In late March, thanks to a random safety check by Kraft Foods (KFT) and calls to the Food & Drug Administration from two ill people, health officials learned of salmonella-contaminated pistachios, and were able to alert the public. No one died from the tainted nuts, but that isn't always the case. The salmonella-contaminated peanuts detected in September 2008 have caused at least nine deaths, and in general, 5,000 people die every year in the U.S. as a result of food-borne illnesses. But on Apr. 6 GE Healthcare (GE), a a General Electric subsidiary that makes health information technologies, announced a partnership with the Centers for Disease Control & Prevention and Johns Hopkins University to develop a rapid-response public health alert system to stop influenza and other public health threats before they spread.
Currently, public health agencies (the CDC, the FDA, and/or local health authorities) generally learn about disease outbreaks only if a patient goes to the doctor and if that doctor requests a stool sample and sends it for testing. The stool goes to a lab that is a member of PulseNet, a national network of public health labs run by the CDC and local health agencies. But not every patient goes to the doctor. And, according to Dr. Charles Safran, an associate professor at Harvard Medical School and chief of informatics at Beth Israel Deaconess Medical Center in Boston, "just 5% to 10% of the time do doctors actually order a test to determine the cause of an illness."
Doctor Data Limits
Safran doesn't blame primary care physicians, who are pressured by insurance companies to spend no more than seven minutes with each patient. Given that time constraint, doctors understandably are more concerned with treating the patient than with collecting a data point that might be significant in the larger public health context. Of course, the more unusual the patient case, the more likely a doctor is to run tests and call local health authorities; but simple diarrhea and stomach pains won't prompt an alert.
Hence the need for a system like the one GE Healthcare and its partners demonstrated on Apr. 6 in Chicago at the Healthcare Information & Management Systems Society's annual HIMMS Conference. The GE pilot system aims to seamlessly link the electronic medical records (EMRs) many doctors already use with the broader public health system.
So when a doctor sees a patient with diarrhea and a fever, he or she would record the symptoms in the patient's EMR, then upload the anonymous data point—a female patient, aged 65, in Zip Code 02138, showing a fever and gastrointestinal illness—to an online repository of public health information. As other patients visit other doctors in the area complaining of similar problems, that information is also input and uploaded to the database, allowing public health officials to see aggregate patterns and identify disease clusters much earlier.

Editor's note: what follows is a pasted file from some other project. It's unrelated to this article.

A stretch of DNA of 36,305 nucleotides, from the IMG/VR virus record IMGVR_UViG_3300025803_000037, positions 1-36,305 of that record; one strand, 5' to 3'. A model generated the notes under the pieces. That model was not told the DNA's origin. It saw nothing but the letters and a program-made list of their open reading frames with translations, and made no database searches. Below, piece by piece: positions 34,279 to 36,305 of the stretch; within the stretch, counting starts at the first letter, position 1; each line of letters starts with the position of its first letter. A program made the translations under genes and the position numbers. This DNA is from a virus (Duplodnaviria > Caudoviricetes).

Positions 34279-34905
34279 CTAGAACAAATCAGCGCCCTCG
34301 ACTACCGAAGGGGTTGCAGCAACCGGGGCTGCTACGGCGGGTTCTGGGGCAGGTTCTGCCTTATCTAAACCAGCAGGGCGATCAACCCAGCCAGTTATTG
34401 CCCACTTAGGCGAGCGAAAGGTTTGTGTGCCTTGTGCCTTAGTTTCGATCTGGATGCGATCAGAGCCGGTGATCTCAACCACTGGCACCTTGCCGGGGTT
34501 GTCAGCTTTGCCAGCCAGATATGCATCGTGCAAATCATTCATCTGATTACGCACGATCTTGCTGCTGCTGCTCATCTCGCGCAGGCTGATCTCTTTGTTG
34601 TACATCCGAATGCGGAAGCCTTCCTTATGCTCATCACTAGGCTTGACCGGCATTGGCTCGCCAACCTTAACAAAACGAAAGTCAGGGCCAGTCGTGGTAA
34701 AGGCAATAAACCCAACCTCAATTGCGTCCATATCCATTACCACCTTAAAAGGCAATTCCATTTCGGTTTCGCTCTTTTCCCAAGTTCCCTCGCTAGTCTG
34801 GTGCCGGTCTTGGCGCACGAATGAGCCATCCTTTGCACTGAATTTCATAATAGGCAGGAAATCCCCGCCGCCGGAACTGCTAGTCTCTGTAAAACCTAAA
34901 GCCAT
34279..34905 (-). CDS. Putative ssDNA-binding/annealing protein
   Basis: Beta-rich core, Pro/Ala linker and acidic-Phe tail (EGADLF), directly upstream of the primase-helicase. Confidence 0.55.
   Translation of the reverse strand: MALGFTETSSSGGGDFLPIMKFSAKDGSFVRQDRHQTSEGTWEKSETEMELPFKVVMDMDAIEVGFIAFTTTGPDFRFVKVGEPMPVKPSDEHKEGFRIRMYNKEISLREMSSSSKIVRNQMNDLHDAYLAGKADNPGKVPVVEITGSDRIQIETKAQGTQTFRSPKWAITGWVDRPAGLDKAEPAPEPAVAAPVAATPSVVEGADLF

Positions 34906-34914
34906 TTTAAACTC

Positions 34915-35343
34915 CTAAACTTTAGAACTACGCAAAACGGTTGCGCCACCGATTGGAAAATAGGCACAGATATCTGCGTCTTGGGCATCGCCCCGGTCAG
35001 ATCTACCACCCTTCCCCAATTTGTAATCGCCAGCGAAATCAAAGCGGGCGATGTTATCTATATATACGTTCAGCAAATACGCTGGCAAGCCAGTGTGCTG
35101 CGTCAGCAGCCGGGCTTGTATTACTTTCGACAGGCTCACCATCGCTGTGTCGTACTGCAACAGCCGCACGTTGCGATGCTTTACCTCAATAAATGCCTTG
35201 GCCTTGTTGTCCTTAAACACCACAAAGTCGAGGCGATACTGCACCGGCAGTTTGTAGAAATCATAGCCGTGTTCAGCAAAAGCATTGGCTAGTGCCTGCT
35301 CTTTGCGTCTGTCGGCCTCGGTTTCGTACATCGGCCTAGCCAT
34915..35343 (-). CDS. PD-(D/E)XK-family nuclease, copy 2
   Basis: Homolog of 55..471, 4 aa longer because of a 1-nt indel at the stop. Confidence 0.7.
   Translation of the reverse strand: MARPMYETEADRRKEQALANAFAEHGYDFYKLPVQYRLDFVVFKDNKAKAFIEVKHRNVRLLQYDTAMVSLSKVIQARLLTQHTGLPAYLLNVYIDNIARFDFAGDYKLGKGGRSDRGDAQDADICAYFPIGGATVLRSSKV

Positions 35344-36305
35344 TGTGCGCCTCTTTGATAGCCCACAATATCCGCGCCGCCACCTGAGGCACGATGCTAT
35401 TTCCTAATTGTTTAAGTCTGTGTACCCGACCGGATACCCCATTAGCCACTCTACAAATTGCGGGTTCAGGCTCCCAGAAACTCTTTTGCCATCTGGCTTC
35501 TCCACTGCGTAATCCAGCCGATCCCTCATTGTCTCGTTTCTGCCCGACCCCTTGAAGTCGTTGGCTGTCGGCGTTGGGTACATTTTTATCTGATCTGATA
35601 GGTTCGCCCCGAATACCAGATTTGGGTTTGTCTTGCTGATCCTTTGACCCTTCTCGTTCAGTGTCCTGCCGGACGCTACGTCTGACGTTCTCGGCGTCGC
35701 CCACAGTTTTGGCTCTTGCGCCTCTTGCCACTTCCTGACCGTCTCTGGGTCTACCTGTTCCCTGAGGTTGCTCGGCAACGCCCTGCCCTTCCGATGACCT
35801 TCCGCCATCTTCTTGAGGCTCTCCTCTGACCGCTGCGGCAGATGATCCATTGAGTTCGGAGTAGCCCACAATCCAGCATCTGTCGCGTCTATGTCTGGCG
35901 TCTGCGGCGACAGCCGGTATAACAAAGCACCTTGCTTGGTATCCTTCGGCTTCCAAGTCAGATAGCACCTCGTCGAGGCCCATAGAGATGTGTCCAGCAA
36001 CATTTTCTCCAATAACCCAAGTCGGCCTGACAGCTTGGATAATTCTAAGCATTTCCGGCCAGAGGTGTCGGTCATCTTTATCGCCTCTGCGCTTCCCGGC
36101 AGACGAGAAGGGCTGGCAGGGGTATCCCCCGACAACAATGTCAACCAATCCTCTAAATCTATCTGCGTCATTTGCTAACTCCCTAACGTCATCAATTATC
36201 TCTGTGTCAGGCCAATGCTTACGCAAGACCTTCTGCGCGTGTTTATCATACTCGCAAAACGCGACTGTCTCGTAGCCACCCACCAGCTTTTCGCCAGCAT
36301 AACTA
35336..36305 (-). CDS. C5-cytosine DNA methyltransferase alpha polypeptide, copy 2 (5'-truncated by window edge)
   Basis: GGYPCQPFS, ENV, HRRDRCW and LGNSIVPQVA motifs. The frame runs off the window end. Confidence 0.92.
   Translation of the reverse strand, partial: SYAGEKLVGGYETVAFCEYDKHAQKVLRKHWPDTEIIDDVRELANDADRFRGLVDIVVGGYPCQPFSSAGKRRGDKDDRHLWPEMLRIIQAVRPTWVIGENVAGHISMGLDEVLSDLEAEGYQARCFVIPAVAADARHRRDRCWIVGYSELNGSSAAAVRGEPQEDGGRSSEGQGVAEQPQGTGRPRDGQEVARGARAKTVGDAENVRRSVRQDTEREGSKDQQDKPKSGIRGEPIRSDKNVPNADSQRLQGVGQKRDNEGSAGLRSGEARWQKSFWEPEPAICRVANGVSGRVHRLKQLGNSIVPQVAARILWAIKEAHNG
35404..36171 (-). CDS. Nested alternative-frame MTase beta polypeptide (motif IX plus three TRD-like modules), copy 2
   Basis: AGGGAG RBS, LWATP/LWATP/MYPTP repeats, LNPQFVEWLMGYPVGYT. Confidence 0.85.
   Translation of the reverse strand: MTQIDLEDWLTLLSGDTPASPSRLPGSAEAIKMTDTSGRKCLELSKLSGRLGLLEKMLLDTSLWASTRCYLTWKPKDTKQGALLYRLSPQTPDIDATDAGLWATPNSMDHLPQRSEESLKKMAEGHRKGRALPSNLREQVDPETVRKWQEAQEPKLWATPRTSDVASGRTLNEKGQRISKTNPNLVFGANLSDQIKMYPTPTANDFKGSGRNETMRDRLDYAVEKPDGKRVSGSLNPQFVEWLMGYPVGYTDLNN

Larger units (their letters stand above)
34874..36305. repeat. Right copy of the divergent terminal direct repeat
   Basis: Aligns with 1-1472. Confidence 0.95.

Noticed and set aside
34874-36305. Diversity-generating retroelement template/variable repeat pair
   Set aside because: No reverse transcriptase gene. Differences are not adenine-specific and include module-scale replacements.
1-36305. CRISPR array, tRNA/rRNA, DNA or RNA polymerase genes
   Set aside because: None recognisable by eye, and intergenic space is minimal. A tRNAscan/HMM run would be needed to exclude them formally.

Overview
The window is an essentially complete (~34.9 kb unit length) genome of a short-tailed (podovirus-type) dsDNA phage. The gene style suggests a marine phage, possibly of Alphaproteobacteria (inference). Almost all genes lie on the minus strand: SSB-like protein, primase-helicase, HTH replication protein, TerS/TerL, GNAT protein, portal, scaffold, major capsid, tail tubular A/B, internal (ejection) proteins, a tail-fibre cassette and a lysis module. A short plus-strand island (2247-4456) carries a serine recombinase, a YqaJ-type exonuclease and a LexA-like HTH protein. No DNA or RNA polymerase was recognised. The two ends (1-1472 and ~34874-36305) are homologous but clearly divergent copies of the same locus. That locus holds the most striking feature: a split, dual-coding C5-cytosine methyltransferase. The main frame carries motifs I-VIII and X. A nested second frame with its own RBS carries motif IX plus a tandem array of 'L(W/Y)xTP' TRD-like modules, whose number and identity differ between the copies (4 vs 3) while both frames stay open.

That kind of early detection helps doctors treat patients better and helps prevent further spreading of the disease. For instance, the system could prompt physicians to ask the patient if he handled food as part of his job, or if she took care of children or the elderly, the two populations who are most vulnerable to disease.
Such a system also offers two related advantages over the status quo: First, it gives public health agencies who have been broadcasting health alerts via the media, e-mail, or Web sites a way to deliver more targeted warnings. Clinicians in Zip Codes where an outbreak has been detected could be told to look out for certain symptoms.
Second, it creates an easier two-way channel. No one needs to call or fax a form to the local public health agency, a requirement that is such an obstacle for many overworked doctors that they never report cases in the first place. GE Healthcare and its partners hope to make the reporting so easy that doctors can do it with a click.
Health Information Exchanges
The new system is a demonstration project using GE Healthcare's Centricity system, a leading EMR program already used by 30,000 doctors. But the point is to show that the information a primary care clinician types into any flavor of EMR can be linked to a larger public health network in a way that ultimately would make all of us safer.
President Barack Obama's recent stimulus package includes $20 billion for investment in health IT. Some of that money will go toward increasing the adoption of electronic medical records and to building so-called health information exchanges, which allow patient information to flow more easily among, say, the primary care doctor, the surgeon, and the radiologist. Food-borne illnesses alone amount to an estimated $6.5 billion in health-care expenses annually. If the U.S. wants to cut health-care costs, it could use a new system to want to cut health-care costs, this is the kind of system that can help public health agencies quickly identify and contain disease outbreaks.